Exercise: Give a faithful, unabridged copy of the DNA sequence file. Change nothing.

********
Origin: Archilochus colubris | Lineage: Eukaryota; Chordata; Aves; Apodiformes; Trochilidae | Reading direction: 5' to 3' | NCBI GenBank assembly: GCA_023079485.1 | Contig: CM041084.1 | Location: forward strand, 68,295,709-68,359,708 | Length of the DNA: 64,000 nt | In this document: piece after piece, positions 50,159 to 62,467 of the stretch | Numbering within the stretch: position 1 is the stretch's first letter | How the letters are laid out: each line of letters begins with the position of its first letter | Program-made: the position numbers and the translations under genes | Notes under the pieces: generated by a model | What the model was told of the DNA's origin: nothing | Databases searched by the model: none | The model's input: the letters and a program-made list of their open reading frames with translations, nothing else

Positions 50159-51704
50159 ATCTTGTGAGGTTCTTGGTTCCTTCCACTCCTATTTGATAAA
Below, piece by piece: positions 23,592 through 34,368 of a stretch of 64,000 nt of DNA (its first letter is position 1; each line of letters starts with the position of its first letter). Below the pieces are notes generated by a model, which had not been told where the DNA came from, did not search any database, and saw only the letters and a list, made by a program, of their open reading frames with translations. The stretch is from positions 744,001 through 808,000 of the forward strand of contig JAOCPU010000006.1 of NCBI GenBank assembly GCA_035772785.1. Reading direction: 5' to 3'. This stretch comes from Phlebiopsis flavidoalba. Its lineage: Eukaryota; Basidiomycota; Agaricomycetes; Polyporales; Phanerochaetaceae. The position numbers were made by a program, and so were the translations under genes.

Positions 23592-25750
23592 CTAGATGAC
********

Origin: Archilochus colubris | Lineage: Eukaryota; Chordata; Aves; Apodiformes; Trochilidae | Reading direction: 5' to 3' | NCBI GenBank assembly: GCA_023079485.1 | Contig: CM041084.1 | Location: forward strand, 68,295,709-68,359,708 | Length of the DNA: 64,000 nt | In this document: piece after piece, positions 50,159 to 62,467 of the stretch | Numbering within the stretch: position 1 is the stretch's first letter | How the letters are laid out: each line of letters begins with the position of its first letter | Program-made: the position numbers and the translations under genes | Notes under the pieces: generated by a model | What the model was told of the DNA's origin: nothing | Databases searched by the model: none | The model's input: the letters and a program-made list of their open reading frames with translations, nothing else

Positions 50159-51704
50159 ATCTTGTGAGGTTCTTGGTTCCTTCCACTCCTATTTGATAAA
Below, piece by piece: positions 23,592 through 34,368 of a stretch of 64,000 nt of DNA (its first letter is position 1; each line of letters starts with the position of its first letter). Below the pieces are notes generated by a model, which had not been told where the DNA came from, did not search any database, and saw only the letters and a list, made by a program, of their open reading frames with translations. The stretch is from positions 744,001 through 808,000 of the forward strand of contig JAOCPU010000006.1 of NCBI GenBank assembly GCA_035772785.1. Reading direction: 5' to 3'. This stretch comes from Phlebiopsis flavidoalba. Its lineage: Eukaryota; Basidiomycota; Agaricomycetes; Polyporales; Phanerochaetaceae. The position numbers were made by a program, and so were the translations under genes.

Positions 23592-25750
23592 CTAGATGAC